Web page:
The semester has just begun for students, but Computer Services has worked diligently over the summer to improve computer technology across campus. But with the improvements come new requirements for students seeking to use campus technology.
Students can’t use the computers in the library, unless they first change their passwords for security reasons, Timothy O’Rourke, vice president of computer and information services, said.
“We’re doing everything, and we’re going to continue to do more to protect student security,” O’Rourke said. “The best way you can have security is to have a good password and change it often.”
O’Rourke urged students to change their passwords every six months, but said that every 90 days is ideal. The department is considering investing in a program which will force students to change their passwords every six months, and will give tips for a secure password.
Currently, about 50 percent of students have reset their passwords. A good password isn’t a well-known name, and contains alphanumeric as well as numerical characters and symbols, Sheri Stahler, associate vice president of Computer Services, said. Stahler also said one of the most frequently used passwords is the word “password.”
“We need students to learn to protect themselves,” O’Rourke said.
Temple has spent hundreds of thousands of dollars to update the computer systems and have extra security installed, O’Rourke said.
Cyberspace at Temple also has a new look. Instead of the TUPortal, which was launched in 2003, Computer Services has added TUPortal 2, which, according to O’Rourke, cost $250,000 for the software and hardware, excluding labor. O’Rourke said that Temple received a five-year grant totaling $1.1 million to help fund the project.
Temple decided to update TUPortal because it was reaching its limit and becoming overloaded, O’Rourke said.
“It wasn’t a hardware issue, it was a software issue,” O’Rourke said. “We got to the point where the old portal couldn’t handle it.”
Students won’t see a change in functionality in TUPortal 2 right now, O’Rourke said, but it will expand over the next few years. Eventually faculty and staff will be able to access their financial, student and human resources systems, with only one password.
“The first thing you have to remember,” O’Rourke said, “is that a portal is a gateway into different systems. So you can sign in with one user ID and password, then go to different systems with that same password.”
With everything on the same page under the same password, users can access all of the old TUPortal applications, as well as the weather forecast, academic calendars, Temple Today, Computer Service News, course catalogs and Web cam shots of Liacouras Walk and the Bell Tower. To access TUPortal 2, visit tuportal2.temple.edu.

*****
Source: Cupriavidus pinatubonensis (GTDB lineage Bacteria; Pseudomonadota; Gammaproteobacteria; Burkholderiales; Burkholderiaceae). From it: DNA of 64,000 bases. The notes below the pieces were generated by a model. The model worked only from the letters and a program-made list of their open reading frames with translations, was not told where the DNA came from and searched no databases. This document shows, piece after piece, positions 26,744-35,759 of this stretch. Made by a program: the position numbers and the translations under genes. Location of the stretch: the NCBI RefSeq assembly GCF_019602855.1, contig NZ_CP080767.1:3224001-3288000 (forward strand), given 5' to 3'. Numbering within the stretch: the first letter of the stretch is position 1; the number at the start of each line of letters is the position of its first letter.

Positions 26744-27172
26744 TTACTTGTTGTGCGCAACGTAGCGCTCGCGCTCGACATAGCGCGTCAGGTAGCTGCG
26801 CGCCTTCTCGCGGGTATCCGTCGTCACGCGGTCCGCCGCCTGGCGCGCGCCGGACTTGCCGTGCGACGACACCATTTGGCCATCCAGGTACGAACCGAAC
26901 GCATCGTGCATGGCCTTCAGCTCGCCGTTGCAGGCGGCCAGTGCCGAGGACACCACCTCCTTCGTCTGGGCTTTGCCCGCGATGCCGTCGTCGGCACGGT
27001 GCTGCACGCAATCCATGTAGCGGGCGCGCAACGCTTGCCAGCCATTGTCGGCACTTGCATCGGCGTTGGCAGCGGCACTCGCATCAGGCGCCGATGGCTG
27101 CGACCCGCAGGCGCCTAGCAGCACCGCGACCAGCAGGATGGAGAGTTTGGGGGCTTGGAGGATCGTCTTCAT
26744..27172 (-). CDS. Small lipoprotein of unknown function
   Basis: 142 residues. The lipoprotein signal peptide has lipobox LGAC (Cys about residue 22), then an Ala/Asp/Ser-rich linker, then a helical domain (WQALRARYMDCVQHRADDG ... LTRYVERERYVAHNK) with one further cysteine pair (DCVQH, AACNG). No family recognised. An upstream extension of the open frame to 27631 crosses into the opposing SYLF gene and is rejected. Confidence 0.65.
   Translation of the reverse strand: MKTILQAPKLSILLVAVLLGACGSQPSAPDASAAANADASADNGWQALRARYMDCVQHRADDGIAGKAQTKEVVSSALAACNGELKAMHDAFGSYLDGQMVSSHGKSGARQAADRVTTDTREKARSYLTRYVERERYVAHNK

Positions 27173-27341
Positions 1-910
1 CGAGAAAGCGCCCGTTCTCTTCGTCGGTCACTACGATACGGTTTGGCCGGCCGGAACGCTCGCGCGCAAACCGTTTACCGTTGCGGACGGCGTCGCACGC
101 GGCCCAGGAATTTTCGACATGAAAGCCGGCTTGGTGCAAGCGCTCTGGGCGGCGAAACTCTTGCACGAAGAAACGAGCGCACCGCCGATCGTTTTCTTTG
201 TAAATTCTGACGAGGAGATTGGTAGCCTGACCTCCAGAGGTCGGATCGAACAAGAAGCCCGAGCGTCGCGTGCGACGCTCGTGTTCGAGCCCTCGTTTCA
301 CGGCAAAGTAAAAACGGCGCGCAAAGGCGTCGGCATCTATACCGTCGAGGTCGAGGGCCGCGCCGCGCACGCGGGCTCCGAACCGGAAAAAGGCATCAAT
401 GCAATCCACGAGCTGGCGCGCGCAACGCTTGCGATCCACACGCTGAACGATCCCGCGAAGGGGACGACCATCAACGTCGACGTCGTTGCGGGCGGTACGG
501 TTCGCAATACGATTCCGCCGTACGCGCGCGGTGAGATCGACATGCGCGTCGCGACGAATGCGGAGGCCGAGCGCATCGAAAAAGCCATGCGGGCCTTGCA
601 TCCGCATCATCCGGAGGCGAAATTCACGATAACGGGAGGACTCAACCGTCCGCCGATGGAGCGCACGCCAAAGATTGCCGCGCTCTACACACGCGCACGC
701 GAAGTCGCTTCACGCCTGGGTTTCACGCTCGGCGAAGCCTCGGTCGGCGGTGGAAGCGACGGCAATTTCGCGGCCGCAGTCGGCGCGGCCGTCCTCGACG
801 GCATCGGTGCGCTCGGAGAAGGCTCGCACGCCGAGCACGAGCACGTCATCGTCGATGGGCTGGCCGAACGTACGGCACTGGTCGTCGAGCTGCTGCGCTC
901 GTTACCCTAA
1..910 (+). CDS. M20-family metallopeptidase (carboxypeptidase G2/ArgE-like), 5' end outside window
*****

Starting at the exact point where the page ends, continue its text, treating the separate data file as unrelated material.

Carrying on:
The original TUPortal will be shut down later in the semester, O’Rourke said.
Kathleen O’Brien, 20, a junior marketing major, is one of over 2,000 students who have already tested out the new portal.
“I think it’s aesthetically pleasing, which is pretty nice for Temple,” O’Brien said. “I don’t really need all of that though. I just need to know what is due in classes, and the course syllabus. It definitely gets the job done better than I thought. I thought they would make it too glitzy for me to handle, but I’m sure I’ll get used to it eventually.”
Beginning in January 2006, students will be able to use the new TECH Center, located at 12th Street and Montgomery Avenue.
The combined cost for the new TECH Center will be $16 million, which includes a welcome center, help desk center, instructional center and Starbucks.
“Our computer labs are overcrowded,” O’Rourke said. “The demand for tech support is high on campus. This new center will have 24-hour tech support.”
The TECH center will also have 100 laptops and 700 desktop computers, including 25 ‘high-end’ computers equipped with video-editing software, CADD and anything students may need to use in their particular classes.
Jerry Hinkle, the director of computer labs, said the new TECH center will have 13 breakout rooms, which can hold up to eight students.
Upon the TECH Center’s completion, four computer labs will be shut down, Hinkle said. Currently, computer labs in Wachman, Vivacqua and Gladfelter are being used for classrooms.
When the TECH Center is completed, the computers in Paley Library will be removed and the space will be used to expand the library.
Main Campus will be operating 2,400 computers in labs throughout campus, Hinkle said. The TECH Center will have 90 Apple computers. The rest will be PCs.
“This TECH Center is the largest of its kind in the country,” Hinkle said. “We’re looking forward to providing more opportunities for students at Temple.”
Rebecca Carroll can be reached at firstname.lastname@example.org.